Forager’s Forecast

It was evident at last weekend’s Wild Edible Plants and Food Foraging class that berry season is upon us!  It has been an unusual harvest year with many wild foods appearing and ripening here much earlier than “normal.”  Here are just a few of the edible favorites that we gathered and enjoyed in the varied dishes gracing our table.

RED HUCKLEBERRY (VACCINIUM PARVIFOLIUM)

Red huckleberry bushes can be found atop decomposing logs and tree stumps. Now is the perfect time to harvest red huckleberries; bushes in the Puget Sound area are laden with some of the fattest berries we’ve seen in a long time. Many people enjoy these small, tart berries as a trailside snack. We used them to adorn our cattail pollen crepes.

SALAL (GAULTHERIA SHALLON)

salal berries
Photo credit: Wikipedia

Contrary to what you might have heard, salal berries are not only edible, they are quite tasty! These berries are typically at their peak in August and September. Surprisingly, we were already finding ripe salal berries over the 4th of July weekend in the San Juan Islands. They are packed with Vitamin C and make a great trailside snack as well as jelly and base for fruit leather.

GOLDENROD (SOLIDAGO CANADENSIS)

Goldenrod likes moist soil and often can be found growing in damp meadows, at the edges of fields and in ditches along the sides of roads. The just-opening flower buds make a sunny addition to muffins and hotcakes (which we lovingly refer to as “golden cakes”). The leaves can also make a medicinal tea.

CATTAIL (TYPHA SPP.)

Cattail offers us a year-round supply of food. In the spring, we collected protein-rich pollen which we used for the beautiful crepes pictured above. On this trip, we harvested the vegetative stalks (the ones without the “hot dog”) and scraped out the “flour” from the rhizome. Once blended, we teased the fibers out and used the cattail flour in our acorn muffins. Note: Always harvest from a non-polluted area!

We also enjoyed delectable thimbleberries, tiny but flavorful trailing blackberries, and tender dandelion and dock leaves to name just a few. We invite you to indulge in these nutritious and tasty wild foods that are just waiting for you!

For more detailed information on identification, harvesting techniques, and ethics as well as additional suggestions for preparations, here are some of our favorite foraging books.  We carry these books in our school store.  Please call our office (425.746.7267) or email (earthskills@earthwalknorthwest.com) to order.  We appreciate your support!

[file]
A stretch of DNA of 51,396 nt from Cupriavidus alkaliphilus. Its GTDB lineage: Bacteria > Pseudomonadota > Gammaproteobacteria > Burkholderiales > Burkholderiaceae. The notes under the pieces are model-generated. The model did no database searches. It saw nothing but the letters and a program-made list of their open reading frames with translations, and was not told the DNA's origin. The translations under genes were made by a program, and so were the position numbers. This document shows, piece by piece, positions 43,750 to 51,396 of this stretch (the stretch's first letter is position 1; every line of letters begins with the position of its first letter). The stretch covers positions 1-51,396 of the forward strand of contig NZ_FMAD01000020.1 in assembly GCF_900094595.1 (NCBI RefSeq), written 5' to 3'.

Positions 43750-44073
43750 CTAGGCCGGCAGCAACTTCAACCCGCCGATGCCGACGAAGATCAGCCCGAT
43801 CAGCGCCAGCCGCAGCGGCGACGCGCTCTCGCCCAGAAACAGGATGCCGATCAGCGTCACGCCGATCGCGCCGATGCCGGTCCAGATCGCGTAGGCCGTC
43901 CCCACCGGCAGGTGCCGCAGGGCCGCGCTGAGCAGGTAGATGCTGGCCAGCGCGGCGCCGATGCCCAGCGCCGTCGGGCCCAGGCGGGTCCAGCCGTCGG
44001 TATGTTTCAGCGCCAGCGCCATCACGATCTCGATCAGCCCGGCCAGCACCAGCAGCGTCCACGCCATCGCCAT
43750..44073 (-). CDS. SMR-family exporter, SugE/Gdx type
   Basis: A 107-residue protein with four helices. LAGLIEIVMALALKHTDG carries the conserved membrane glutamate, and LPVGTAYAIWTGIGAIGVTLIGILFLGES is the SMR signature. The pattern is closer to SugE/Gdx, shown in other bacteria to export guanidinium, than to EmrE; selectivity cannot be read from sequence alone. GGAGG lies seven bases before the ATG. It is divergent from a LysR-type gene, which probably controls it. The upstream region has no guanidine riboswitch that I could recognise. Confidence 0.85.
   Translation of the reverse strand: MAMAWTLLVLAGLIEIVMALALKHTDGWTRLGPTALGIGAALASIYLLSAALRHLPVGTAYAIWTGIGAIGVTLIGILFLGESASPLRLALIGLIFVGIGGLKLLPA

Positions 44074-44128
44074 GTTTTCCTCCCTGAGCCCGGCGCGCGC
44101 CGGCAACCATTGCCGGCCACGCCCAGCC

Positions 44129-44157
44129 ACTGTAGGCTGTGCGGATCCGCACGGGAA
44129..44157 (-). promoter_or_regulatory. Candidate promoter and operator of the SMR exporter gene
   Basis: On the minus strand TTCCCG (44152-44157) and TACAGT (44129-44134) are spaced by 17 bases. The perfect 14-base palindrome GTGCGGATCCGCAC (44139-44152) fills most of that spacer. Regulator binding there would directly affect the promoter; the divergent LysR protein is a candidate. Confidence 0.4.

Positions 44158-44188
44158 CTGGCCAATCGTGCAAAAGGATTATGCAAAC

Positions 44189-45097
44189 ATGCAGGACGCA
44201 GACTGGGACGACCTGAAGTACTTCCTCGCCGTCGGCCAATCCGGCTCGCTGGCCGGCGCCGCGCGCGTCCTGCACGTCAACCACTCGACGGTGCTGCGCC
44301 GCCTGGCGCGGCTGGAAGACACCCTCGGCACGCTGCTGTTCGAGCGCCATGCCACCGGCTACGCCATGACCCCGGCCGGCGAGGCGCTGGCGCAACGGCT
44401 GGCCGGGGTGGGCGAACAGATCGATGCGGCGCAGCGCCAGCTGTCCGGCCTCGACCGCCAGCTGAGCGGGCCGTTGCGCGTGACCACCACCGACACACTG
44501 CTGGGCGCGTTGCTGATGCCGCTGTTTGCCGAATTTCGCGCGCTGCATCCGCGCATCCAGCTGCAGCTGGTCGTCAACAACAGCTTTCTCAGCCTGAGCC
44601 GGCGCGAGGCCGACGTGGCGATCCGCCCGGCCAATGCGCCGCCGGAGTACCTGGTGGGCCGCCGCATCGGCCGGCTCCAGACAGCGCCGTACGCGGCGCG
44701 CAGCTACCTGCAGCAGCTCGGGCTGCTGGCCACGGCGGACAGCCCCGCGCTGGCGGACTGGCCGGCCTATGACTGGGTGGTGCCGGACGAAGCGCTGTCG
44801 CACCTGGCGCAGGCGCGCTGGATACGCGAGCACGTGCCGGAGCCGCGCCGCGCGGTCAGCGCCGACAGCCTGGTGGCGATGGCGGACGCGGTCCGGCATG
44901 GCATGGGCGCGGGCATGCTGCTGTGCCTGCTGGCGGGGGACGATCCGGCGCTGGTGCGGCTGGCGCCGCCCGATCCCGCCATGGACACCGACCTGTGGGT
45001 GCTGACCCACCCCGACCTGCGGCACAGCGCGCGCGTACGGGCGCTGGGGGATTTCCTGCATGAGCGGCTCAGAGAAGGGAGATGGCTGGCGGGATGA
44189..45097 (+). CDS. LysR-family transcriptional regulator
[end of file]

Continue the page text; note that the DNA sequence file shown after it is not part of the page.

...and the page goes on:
1. Discovering Wild Plants, Janice Schofield Eaton
  2. The Forager’s Harvest, Samuel Thayer
  3. Nature’s Garden,Samuel Thayer
  4. The Boreal Herbal, Beverley Gray

Happy Foraging!

Forager’s Forecast

Seaweed Harvest

We weren’t  sure what the weather had in store as we headed out the first day in the San Juans to gather seaweeds. For those of you who read our previous post with pictures of students gathering under the sun last year, you’ll notice quite a difference this year:

 

Even with the wind blowing, we were able to harvest enough bullwhip kelp (Nereocystis leutkeana), winged kelp (Alaria marginata), nori or laver, (Porphyra spp.), and bladderwrack (Fucus spp.) to make some delicious meals and condiments.

Bullwhip kelp pickles

Bullwhip kelp relish

Sushi rolls and Alaria with lentils

We also enjoyed other gifts from the sea, mussels and gooseneck barnacles:

We wanted to include the perennial favorite, Navarro “oysters” with nori, but they were gone before we could snap a photo!

 

Seaweed Harvest

To Eat or Knot to Eat…

…that is the question.  The answer is:  to eat, of course!

Japanese knotweed
Photo:  Washington State Department of Ecology

We first asked this culinary question in our Late Spring 2008 newsletter.  When we saw a recent article in Bon Appetit magazine about invasive Japanese knotweed’s growing popularity (no pun intended) with upscale restaurants, we thought it would be a good time to repeat this article.

Japanese knotweed, or Polygonum cuspidatum, is a stout-stalked perennial herb, sometimes reaching 10 feet in length that loves to grow in neglected places. Once established, watch out! as it grows and spreads very quickly.  It is on the invasive species list in Washington as well as many other states. One tasty solution to its invasiveness is found in the recipe below.

Using last year’s stalks as the sentinels to guide you, harvest the top 4-6 inches of knee-high new shoots. Don’t delay. As they become older, the stalks will become be too fibrous to enjoy. They can be steamed and served like a sour asparagus, creamed into soup, or made into Karen’s personal favorite, knotweed crunch.

For identifying characteristics, please use a reputable plant identification guide. One of our favorites here in the northwest is Plants of the Pacific Northwest Coast by Pojar and MacKinnon. As always, be safe, know what you are harvesting, and be certain to harvest in areas that have not been sprayed.  Because this is a very invasive species, be careful not to disturb the roots or do anything else that might spread the plant. Most of all, remember that if you can’t beat ’em, eat ’em!

Knotweed Crunch 

The crust and topping:

Mix ingredients and spread half into a 9″ x 13″ pan.  Reserve the other half for topping.